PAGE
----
Regis Philbin, better known as the hardest working man in show business, a man who also holds the world record for most hours on TV passed away at the age of 88 last Friday.
Prior to his prolific personality being put on display as host of ABC’s morning show, “Regis and Kelly” along with the thrilling quiz program “Who Wants To Be A Millionaire” in addition to many more broadcast appearances, Philbin started his life as an everyday kid from the Bronx on Tuesday, August 25, 1931.
He grew up in northwest Morris Park by Cruger and Bronxdale Avenues, an intersection that was co-named for the television sensation of the past two centuries.
Philbin was even quoted referencing the Bronx while reminiscing on the start of his career one time.
“You know, I never knew if I had any talent when I started in this business. My first job was being a page at ‘The Tonight Show’. I saw Jack Paar come out one night and sit on the edge of his desk and talk about what he’d done the night before. I thought, ‘I can do that!’ I used to do that on a street corner in the Bronx with all my buddies.”
Before he played tennis and earned a sociology degree from the University of Notre Dame in the early 1950s, his Catholic school tenure began on the Grand Concourse at Cardinal Hayes High School in the south Bronx in the class of ’49.
Philbin had such pride in his alma mater that he covered renovation costs for the Cardinal Hayes auditorium in the late 1990s, a venue now named after the iconic personality, according to Bronx Borough Historian, Lloyd Ultan.
It was also around that time when Philbin was one of the inaugural inductees to the Bronx Walk of Fame in 1997 — his plaque placed right next to Cardinal Hayes on the Grand Concourse at E. 153rd Street.
Philbin even attended the formal unveiling at the Bronx Ball that year, according to the Bronx Tourism Council.
Locally, his memory was honored by Bronx Borough President Ruben Diaz Jr. as one of the borough’s most notable success stories:
Today we mourn the loss of Bronxite Regis Philbin. Regis may have been one of the most recognizable media personalities of our time, but he never forgot his roots and was in the first class of inductees honored on the Bronx Walk of Fame in 1997. #RIP #RegisPhilbin pic.twitter.com/4albEEeMhG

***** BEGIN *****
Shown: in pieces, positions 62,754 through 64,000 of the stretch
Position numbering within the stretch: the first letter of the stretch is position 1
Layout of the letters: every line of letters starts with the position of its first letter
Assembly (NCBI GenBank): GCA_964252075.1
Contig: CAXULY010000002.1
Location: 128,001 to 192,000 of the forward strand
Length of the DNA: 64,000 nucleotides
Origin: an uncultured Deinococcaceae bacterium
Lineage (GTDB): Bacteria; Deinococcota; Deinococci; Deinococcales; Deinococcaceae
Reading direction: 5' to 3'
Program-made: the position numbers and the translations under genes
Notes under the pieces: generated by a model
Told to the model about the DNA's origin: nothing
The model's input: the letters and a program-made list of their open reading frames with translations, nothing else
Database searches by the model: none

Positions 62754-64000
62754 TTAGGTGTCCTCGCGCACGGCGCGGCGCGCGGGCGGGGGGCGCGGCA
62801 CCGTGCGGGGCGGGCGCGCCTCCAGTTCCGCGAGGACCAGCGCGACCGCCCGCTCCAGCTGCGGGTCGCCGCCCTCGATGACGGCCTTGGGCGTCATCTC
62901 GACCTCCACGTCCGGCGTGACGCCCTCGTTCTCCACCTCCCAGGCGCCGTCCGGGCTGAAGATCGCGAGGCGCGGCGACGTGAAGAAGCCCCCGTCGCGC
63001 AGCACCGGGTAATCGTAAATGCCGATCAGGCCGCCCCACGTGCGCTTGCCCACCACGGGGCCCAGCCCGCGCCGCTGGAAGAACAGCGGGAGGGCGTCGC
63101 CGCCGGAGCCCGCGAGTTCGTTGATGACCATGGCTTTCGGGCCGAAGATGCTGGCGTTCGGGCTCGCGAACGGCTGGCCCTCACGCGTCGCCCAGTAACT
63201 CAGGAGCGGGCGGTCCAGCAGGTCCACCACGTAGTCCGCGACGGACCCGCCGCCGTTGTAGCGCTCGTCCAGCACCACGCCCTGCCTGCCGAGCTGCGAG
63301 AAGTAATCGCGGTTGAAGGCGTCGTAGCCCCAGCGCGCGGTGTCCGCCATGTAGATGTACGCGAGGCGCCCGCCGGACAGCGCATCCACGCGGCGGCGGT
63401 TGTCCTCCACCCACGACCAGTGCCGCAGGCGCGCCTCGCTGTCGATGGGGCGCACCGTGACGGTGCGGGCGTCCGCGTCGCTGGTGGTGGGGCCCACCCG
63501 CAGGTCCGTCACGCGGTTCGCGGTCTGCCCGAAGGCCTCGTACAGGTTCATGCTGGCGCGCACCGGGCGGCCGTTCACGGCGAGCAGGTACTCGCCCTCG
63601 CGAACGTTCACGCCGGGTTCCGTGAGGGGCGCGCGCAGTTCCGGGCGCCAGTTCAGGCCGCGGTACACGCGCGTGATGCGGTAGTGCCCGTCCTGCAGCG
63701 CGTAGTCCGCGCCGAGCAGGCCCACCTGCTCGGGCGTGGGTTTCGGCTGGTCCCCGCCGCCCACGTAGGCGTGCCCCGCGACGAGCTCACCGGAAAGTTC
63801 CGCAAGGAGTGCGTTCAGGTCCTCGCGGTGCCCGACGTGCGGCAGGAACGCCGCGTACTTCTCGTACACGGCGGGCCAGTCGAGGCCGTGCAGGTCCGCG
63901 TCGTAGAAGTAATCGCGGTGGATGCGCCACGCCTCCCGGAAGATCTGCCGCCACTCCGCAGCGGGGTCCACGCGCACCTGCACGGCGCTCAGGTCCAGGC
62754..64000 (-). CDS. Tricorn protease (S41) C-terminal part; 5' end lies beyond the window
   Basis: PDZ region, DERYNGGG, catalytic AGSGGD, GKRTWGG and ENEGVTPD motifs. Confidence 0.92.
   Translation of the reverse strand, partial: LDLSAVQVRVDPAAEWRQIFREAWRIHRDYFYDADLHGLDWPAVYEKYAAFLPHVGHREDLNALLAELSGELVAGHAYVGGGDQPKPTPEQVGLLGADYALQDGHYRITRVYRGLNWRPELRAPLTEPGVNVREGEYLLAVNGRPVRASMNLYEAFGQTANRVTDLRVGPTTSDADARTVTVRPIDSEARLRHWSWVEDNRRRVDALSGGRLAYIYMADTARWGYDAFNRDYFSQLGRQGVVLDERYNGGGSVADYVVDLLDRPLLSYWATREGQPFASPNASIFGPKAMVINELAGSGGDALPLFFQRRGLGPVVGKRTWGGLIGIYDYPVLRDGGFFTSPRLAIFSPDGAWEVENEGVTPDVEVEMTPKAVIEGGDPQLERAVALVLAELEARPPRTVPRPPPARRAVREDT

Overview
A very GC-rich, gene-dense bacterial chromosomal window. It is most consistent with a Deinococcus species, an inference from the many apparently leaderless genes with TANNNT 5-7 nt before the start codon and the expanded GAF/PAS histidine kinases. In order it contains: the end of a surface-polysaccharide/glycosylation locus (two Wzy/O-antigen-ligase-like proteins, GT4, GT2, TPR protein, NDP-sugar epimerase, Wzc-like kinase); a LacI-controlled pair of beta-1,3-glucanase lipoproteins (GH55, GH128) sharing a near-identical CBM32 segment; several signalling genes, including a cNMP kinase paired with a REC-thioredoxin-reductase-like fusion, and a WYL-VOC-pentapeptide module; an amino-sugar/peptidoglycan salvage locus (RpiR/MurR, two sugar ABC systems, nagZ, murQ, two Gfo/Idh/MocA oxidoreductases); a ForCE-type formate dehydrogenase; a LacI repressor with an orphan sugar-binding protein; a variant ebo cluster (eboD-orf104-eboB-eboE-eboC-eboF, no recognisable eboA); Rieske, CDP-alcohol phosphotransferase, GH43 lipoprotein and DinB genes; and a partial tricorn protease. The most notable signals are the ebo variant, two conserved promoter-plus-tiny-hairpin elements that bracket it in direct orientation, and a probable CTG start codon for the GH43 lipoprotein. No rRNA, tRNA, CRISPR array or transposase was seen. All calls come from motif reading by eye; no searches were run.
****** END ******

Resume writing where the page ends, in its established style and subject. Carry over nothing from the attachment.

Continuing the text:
— Ruben Diaz Jr. (@rubendiazjr) July 25, 2020
Governor Andrew Cuomo too made note of Philbin’s Bronx roots:
New York lost a TV legend today.
Bronx born and raised, Regis Philbin greeted us for years with our morning coffee and at night after dinner.
His humor and enthusiasm touched millions of Americans. My heart goes out to Joy and his loved ones.
— Andrew Cuomo (@NYGovCuomo) July 25, 2020
Philbin was also remembered fondly throughout the media world by the many friends he had made in the business:
REGIS. There will never be another.
— Kathie Lee Gifford (@KathieLGifford) July 25, 2020
Regis Philbin and I “recreated” The Battle of the Sexes in 2008 @usopen.
Fortunately, he took it easy on me, & we enjoyed the Open from my box together that night.
He was gracious, kind, & oh so very funny. Our condolences to his wife Joy & his family.
Rest In Peace, Regis. pic.twitter.com/RFVGj4PXER
— Billie Jean King (@BillieJeanKing) July 25, 2020
So sad to hear of the passing of the great Regis Philbin. He was a guest on @CenterStage and he could not have been nicer and sweeter to the whole crew. A consummate broadcaster, he commanded a room with humor and energy. He was a force of nature and will be terribly missed.
— Michael Kay (@RealMichaelKay) July 25, 2020
“Regis will be remembered at Notre Dame for his unfailing support for the University and its mission, including the Philbin Studio Theater in our performing arts center.”
Our prayers are with the family of Regis Philbin ’53: https://t.co/3L0Ghndhxq pic.twitter.com/pzCLgOvSmF
— Notre Dame (@NotreDame) July 25, 2020
That time Regis Philbin picked the Giants in Super Bowl XLVI 💙 pic.twitter.com/2l4zDnNgUv
— New York Giants (@Giants) July 26, 2020
Fair winds and following seas, Mr. Philbin.
We have the watch, Shipmate! @Regis Philbin (LTJG) served honorably in the U.S. Navy as a 310X-Supply Corps Officer, 1953 – 1955 pic.twitter.com/DLiH2hK9av
— U.S. Navy (@USNavy) July 25, 2020
After Philbin’s passing, his family released a statement expressing gratitude for all the time they had spent together.
“His family and friends are forever grateful for the time we got to spend with him – for his warmth, his legendary sense of humor, and his singular ability to make every day into something worth talking about,” the statement said. “We thank his fans and admirers for their incredible support over his 60-year career and ask for privacy as we mourn his loss.”